Cadets from units across Yorkshire were given the opportunity to experience first-hand, how soldiers in the Royal Logistics Corps (RLC) train recently, thanks to staff at the Defence School of Transport (DST) in Leconfield.
This is the first time in its history that the DST has opened its doors to cadets and let them experience some of the training that regular personnel undertake.
The event, Exercise Logistic Scholar, was organised by Gerard Hardy the Reserve Forces’ and Cadets’ Association for Yorkshire and The Humber (RFCA) School Cadet Expansion Officer (also a reservist RLC officer) and Major Tracy Mackenzie-Rayner RLC, Officer Commanding, Military Driver Training Squadron at the DST.
Maj. Mackenzie-Rayner said: “This is all about the RLC reaching out to cadets for the very first time in a way that is relevant and useful. The activities we’ve organised for this event are on the cadet syllabus, but they’re also fun and will expose these young people to Army life in an interactive way that will have immediate benefits.”
Gerard Hardy said: “The aim of the Exercise is three-fold; it’s an opportunity for DST to open itself up to the community and highlight the opportunities available within the corps, it’s a reward the best cadets from the two RLC cap-badged Cadet Expansion Plan (CEP) units that have paraded so far, and it will help develop a sense of ‘military family’ where regular and reserve forces engage proactively with cadets.”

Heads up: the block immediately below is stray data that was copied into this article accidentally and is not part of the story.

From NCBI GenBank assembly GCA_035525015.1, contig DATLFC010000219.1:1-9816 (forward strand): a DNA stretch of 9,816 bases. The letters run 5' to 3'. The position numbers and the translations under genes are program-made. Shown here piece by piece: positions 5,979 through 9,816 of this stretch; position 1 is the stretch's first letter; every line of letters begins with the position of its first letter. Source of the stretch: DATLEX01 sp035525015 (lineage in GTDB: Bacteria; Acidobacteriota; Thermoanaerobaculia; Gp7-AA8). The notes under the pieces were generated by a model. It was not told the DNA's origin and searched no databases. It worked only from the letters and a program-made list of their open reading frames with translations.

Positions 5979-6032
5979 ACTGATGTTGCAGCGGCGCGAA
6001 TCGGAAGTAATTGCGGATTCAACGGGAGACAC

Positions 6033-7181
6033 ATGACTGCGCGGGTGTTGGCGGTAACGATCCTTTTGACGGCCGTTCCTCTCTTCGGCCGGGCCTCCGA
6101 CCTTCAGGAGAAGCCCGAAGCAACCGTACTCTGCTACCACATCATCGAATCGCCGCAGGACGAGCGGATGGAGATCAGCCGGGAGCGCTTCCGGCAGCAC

The cadets, who are all members of the Army Cadet Force (ACF) and the Combined Cadet Force (CCF), were able to experience close combat simulations, clay pigeon shooting, military vehicle demonstrations and they accompanied instructors in vehicles on the School’s dedicated cross-country training area.
Around 40 cadets from Humberside and South Yorkshire ACF, Askham Bryan CCF and Sirius Academy West CCF visited the camp in Leconfield to take part.
Second Lieutenant Mike Dudding brought cadets from Askham Bryan CCF in York to take part in the event.
He said: “An exercise like this gives our young people the chance to find out what life in the Army is really like.
“Some of the cadets have already decided that they’d like to join the Army and this event might help them decide which part of the Army interests them, whereas others haven’t decided what they want to do in the future and this might help them make their minds up. It’s also great fun and will help them develop a number of soft skills such as communication and team working.”
Cadet Gabija Griedryte (14) belongs to the CCF contingent based at Sirius West Academy in Hull. She’s been a cadet for a year.
“I’ve really enjoyed the shooting. I enjoy making sure I’m accurate and hitting the target. The Exercise has really improved my communication skills and my aim.
“I’d like to be a businesswoman and cadets teaches me about leadership and team working, which will be really important for my future career.”
Harry Hardy is 17 and is a cadet with Askham Bryan CCF. He’s currently studying Uniformed Public Services at the College.
“I had a go at the close combat simulation and the military vehicle display, where I learnt about how different vehicles are used for different tasks and I’ve also had a go with the communications system. All of the things I’ve seen today will be useful for cadets and for when I leave college.”
Pictured: (Top left & right) Gabija Griedryte and Harry Hardy thoroughly enjoyed Exercise Logistic Scholar; (bottom) Cadets are briefed by DST staff on the close combat simulation